Back door / Backdoor
3. An undocumented or hidden entry into a computer system that permits unauthorized access to programs and/or data. Some early voting systems had backdoors that permitted developers to access system functionality without logins.
Source: Glossary - Introduction to Information Technology for Election Officials, U.S. Election Assistance Commission, https://www.eac.gov/assets/1/28/Glossary_IT-Terms_Managing_Election_Technology.pdf
2. An unnoticed, hidden entry into a network or system that allows hackers to “sneak” in without an authorized login or password.
Source: Guide to Cybersecurity as Risk Management: The Role of Elected Officials, Governing Institute, CGI, https://www.cgi.com/sites/default/files/2019-03/guide_to_cybersecurity_as_risk_management_the_role_of_elected_officials_0.pdf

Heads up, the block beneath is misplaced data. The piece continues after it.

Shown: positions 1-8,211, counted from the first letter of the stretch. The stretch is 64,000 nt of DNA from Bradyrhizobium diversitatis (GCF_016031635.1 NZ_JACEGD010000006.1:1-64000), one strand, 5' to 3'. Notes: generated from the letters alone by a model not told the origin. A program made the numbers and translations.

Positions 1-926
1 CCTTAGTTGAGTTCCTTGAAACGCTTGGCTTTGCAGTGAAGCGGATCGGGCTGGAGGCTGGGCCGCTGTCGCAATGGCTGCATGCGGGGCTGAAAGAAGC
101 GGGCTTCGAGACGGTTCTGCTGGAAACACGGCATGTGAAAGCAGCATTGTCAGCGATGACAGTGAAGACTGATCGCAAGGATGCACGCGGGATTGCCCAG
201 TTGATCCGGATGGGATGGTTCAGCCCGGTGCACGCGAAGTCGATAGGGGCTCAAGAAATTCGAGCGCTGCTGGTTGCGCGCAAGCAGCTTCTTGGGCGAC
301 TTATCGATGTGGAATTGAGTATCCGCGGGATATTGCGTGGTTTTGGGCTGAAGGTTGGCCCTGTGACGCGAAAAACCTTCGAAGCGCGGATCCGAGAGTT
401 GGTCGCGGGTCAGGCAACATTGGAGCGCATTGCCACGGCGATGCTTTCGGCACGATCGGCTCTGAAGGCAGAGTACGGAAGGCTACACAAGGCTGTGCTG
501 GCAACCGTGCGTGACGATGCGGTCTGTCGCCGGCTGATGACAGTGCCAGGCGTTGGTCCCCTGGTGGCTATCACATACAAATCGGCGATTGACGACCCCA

3. Typically unauthorized hidden software or hardware mechanism used to circumvent security controls. (CNSSI-4009) (NISTIR)
Source: The Cyber Glossary, National Security Archive, George Washington University, https://nsarchive.gwu.edu/news/cyber-vault/2018-09-19/cyber-glossary
4. An intentionally designed vulnerability that enables access to a computer system.
Source: U.S. Cyberspace Solarium Commission, March 2020, https://subscriber.politicopro.com/f/?id=00000170-c638-d8f7-a7f1-f63b33510000